The Ethics of Responsibility
Management means being responsible for the specific performance of an organization, whether it is a business enterprise, a hospital, a theatre, a government department or a research institution.
Management is a profession, and the essence of management is neither wealth nor status but responsibility.
What are the duties which the professional ethics of the manager imposes? What are the duties of the manager in respect to community and society, and how can we define these ethics of responsibility?
Peter Drucker’s concept of ethics has nothing to do with Business Ethics in the sense in which that word has been used for decades in most business Seminars and books, which are about everyday honesty and which warn about cheating, stealing, lying, bribing or accepting bribes. Of course, nobody should do anything of that. To summon call girls for the entertainment of customers also has nothing to do with ethics, that is only a question of one’s demands and taste. „It would indeed be nice to have fastidious leaders. Alas, fastidiousness has never been prevalent among leadership groups, whether kings and counts, priests or generals, or even „intellectuals“ such as the painters and humanists of the Renaissance, or the „literati“ of the Chinese tradition. All a fastidious man can do is withdraw personally from activities that violate his self-respect and his sense of taste.” 28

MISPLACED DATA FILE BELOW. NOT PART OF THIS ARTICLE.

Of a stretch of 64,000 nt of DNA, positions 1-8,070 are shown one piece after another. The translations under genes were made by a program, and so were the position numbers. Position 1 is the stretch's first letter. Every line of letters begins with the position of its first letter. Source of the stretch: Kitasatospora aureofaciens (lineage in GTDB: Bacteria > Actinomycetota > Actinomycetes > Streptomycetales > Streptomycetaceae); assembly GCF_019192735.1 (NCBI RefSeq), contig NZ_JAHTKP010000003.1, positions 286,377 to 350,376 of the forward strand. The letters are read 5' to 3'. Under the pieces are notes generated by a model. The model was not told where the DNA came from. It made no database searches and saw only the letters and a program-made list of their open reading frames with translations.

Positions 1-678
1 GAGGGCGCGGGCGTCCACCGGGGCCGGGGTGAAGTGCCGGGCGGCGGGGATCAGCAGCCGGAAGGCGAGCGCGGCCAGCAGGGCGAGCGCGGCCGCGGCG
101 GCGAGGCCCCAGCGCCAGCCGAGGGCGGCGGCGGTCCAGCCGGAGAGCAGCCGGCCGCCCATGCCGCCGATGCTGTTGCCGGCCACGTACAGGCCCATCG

For Drucker the fundamental rule for the ethics of responsibility is “Primum non nocere”, above all, knowingly not to do harm. Formulated in ancient Greece 2500 years ago, as the prime responsibility of a profession, the Hippocratic oath of the physician, and transferred to the basic orientation of the manager, it says: “Above all knowingly not to do social harm”.
Here too Drucker is not about perfection but about the orientation towards a code of conduct. “There are important areas where managers and especially business managers still do not realize that they have to impose themselves the responsibility of the professional ethic. They still have to learn that it is their job to scrutinize their deeds, words and behaviour to make sure that they do not knowingly do harm.” 29